In Paris 2015 at the United Nations Climate Change Conference, nearly 200 nations agreed to tackle climate change by cutting their greenhouse gas emissions. The effects of global warming include rises in sea levels which could lead to widespread flooding; a decline in Arctic sea ice to such an extent that Arctic summers could be ice free as early as 2025; an increase in the frequency and severity of heatwaves causing droughts to become more frequent; and ocean acidification, a growing threat to coral reefs and fisheries. As well as this, higher global temperatures and carbon dioxide levels have affected global ecosystems, resulting in reduced biodiversity and species extinctions. Governments worldwide are now taking steps to reduce their carbon emissions in an attempt to slow down the effects of global warming on our planet, in order to conserve what is left.
However, a recent study published in Nature measuring the biggest threats to wildlife has shown that rather than climate change, the greatest threats to biodiversity are over-exploitation and agriculture. Measuring 11 threats (over-exploitation, agriculture, urban development, invasion and disease, pollution, ecosystem changes, climate change, human disturbance, transport and energy production) against over 8000 species on the IUCN Red List, 72% (6,241 species) are at threat due to over-exploitation and 62% (5,407 species) threatened by agriculture alone. Climate change on the other hand only affects 19% (1,688) of the species measured in the study, 7th on the list of threats.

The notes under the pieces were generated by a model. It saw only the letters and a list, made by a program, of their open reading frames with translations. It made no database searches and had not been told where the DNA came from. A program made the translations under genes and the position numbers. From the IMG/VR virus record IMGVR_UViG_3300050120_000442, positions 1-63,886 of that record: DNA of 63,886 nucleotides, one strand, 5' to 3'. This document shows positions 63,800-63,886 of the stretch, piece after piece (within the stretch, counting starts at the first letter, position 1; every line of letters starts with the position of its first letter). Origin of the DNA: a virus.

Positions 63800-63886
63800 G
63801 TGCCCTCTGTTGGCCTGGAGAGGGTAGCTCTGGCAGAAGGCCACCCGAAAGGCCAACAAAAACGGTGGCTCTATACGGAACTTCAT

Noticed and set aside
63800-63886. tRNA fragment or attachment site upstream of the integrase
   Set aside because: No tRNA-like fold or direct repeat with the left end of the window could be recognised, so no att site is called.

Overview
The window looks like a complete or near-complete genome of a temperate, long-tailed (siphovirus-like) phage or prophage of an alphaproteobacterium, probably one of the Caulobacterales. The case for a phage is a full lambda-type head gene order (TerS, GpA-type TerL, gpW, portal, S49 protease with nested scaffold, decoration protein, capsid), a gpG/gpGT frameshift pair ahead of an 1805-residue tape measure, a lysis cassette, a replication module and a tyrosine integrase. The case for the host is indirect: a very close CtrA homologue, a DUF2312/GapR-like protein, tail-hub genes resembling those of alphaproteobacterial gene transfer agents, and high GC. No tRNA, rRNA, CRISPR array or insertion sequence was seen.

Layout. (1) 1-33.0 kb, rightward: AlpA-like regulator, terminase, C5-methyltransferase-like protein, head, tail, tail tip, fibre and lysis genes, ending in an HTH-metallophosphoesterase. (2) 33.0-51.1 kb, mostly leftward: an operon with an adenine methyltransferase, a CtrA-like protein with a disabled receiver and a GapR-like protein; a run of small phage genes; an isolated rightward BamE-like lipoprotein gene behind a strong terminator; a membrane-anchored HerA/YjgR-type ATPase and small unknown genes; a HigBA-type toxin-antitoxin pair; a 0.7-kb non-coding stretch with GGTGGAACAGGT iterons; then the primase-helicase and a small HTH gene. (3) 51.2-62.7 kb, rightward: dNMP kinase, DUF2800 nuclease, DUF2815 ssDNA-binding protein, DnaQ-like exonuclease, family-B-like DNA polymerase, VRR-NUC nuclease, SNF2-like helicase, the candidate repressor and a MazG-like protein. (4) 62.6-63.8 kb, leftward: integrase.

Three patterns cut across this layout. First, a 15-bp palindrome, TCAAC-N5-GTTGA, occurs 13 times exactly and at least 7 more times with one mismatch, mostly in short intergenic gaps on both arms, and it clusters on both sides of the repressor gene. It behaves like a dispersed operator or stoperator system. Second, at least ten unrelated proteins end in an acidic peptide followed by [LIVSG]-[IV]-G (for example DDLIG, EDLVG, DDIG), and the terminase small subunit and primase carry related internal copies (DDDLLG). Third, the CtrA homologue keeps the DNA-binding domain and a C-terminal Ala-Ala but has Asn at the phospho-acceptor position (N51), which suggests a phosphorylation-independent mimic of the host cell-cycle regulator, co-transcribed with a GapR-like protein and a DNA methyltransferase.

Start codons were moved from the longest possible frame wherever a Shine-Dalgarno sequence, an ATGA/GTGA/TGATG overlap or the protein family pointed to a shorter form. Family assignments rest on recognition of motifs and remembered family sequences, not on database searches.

Over-exploitation and Agriculture
Over-exploitation is defined as the unsustainable harvest of species from the wild; including logging, hunting and fishing. The trade in wildlife is worth $10 billion a year, which has caused many species to be hunted for sale in the bushmeat, Chinese traditional medicine and fur trades. As human populations has increased, so too has demand, and this has caused a depletion of natural stocks to the point where they are unable to recover quickly enough. This can have huge effects on ecosystems, particularly if an apex predator is eradicated. For example, the sea otter was hunted from the 17th century to 1911 for their pelts, to the point that only 32 remained. This caused their main prey of sea urchins to multiply and over-exploit their own food source, kelp. As kelp ran out, sea urchins became locally extinct and it wasn’t until sea otter numbers recovered that the depleted areas started to repopulate.
Out of the 6,241 species affected by over-exploitation, 4,000 are at risk from unsustainable logging, including the orangutan; 1,600 are threatened by hunting, including the Sumatran rhinoceros, poached for its horn which is in demand for its supposed medicinal properties; and excessive fishing affects over 1,000 species including the southern bluefin tuna, which will have a population of less than 500 mature fish in 100 years if excessive fishing continues.